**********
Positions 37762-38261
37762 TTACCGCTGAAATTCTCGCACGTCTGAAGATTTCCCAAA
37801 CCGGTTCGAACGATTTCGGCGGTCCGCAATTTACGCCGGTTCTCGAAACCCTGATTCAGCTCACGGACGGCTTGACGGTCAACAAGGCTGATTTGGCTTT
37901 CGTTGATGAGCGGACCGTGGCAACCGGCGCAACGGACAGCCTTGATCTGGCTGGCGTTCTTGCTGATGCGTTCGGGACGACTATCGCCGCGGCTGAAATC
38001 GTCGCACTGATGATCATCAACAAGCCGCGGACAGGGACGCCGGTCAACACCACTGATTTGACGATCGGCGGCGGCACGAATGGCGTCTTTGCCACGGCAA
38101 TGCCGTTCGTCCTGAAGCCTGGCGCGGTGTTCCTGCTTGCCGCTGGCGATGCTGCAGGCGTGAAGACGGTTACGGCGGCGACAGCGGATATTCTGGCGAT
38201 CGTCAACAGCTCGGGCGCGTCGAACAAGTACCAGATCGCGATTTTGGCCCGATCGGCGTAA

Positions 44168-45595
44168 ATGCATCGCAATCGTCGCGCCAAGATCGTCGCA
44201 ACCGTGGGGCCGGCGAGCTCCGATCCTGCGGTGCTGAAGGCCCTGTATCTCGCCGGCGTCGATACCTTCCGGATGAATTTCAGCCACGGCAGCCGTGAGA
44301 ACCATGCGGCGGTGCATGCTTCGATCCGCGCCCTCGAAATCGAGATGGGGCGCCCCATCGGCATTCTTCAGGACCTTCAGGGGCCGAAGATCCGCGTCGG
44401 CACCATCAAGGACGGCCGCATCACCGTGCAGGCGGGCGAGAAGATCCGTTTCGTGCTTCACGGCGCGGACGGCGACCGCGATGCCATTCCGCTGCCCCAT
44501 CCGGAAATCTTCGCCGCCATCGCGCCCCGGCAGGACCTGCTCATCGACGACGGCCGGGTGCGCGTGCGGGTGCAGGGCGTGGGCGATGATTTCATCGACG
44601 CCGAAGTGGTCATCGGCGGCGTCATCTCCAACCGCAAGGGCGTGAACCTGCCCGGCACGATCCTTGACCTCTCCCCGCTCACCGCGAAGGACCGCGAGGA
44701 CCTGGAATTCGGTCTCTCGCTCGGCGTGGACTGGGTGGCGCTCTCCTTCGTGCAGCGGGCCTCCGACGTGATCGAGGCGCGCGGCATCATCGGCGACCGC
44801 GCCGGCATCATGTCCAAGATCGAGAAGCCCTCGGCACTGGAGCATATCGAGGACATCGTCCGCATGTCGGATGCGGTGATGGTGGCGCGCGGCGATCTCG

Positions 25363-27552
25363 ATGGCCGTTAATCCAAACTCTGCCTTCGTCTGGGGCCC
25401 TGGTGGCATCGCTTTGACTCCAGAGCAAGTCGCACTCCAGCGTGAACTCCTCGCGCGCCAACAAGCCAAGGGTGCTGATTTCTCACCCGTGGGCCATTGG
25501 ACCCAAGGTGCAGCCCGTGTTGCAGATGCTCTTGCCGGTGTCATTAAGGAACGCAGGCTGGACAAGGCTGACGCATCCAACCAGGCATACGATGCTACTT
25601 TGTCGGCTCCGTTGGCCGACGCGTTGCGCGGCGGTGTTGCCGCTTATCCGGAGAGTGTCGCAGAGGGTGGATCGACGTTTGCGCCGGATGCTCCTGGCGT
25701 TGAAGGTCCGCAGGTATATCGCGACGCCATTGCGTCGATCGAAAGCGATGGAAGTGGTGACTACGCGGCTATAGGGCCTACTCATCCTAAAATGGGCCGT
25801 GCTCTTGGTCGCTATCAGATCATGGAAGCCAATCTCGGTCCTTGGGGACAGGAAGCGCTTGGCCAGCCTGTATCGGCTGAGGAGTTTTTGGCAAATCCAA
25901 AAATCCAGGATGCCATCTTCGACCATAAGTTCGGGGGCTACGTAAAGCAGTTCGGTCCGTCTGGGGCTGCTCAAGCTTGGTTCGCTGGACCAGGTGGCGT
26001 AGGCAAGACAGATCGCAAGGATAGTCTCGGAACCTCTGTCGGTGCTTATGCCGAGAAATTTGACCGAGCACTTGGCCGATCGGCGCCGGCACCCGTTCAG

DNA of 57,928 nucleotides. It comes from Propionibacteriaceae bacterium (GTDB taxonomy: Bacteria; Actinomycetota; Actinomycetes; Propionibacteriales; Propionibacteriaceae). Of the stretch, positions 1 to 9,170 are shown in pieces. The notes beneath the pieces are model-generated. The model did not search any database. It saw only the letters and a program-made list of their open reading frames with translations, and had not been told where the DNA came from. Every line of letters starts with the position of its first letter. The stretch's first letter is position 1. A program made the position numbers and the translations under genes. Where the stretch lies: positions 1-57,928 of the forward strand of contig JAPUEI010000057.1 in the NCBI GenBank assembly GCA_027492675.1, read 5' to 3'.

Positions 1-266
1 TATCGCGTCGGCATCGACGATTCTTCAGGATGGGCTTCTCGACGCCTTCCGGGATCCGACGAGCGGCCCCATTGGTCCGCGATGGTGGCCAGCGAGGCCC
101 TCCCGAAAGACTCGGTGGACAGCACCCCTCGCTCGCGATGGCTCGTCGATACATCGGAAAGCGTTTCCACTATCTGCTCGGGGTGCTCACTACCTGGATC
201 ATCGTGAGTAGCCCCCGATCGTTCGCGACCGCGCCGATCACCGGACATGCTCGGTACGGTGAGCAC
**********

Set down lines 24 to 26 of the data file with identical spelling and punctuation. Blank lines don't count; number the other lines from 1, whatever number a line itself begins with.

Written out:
25901 AAATCCAGGATGCCATCTTCGACCATAAGTTCGGGGGCTACGTAAAGCAGTTCGGTCCGTCTGGGGCTGCTCAAGCTTGGTTCGCTGGACCAGGTGGCGT
26001 AGGCAAGACAGATCGCAAGGATAGTCTCGGAACCTCTGTCGGTGCTTATGCCGAGAAATTTGACCGAGCACTTGGCCGATCGGCGCCGGCACCCGTTCAG

DNA of 57,928 nucleotides. It comes from Propionibacteriaceae bacterium (GTDB taxonomy: Bacteria; Actinomycetota; Actinomycetes; Propionibacteriales; Propionibacteriaceae). Of the stretch, positions 1 to 9,170 are shown in pieces. The notes beneath the pieces are model-generated. The model did not search any database. It saw only the letters and a program-made list of their open reading frames with translations, and had not been told where the DNA came from. Every line of letters starts with the position of its first letter. The stretch's first letter is position 1. A program made the position numbers and the translations under genes. Where the stretch lies: positions 1-57,928 of the forward strand of contig JAPUEI010000057.1 in the NCBI GenBank assembly GCA_027492675.1, read 5' to 3'.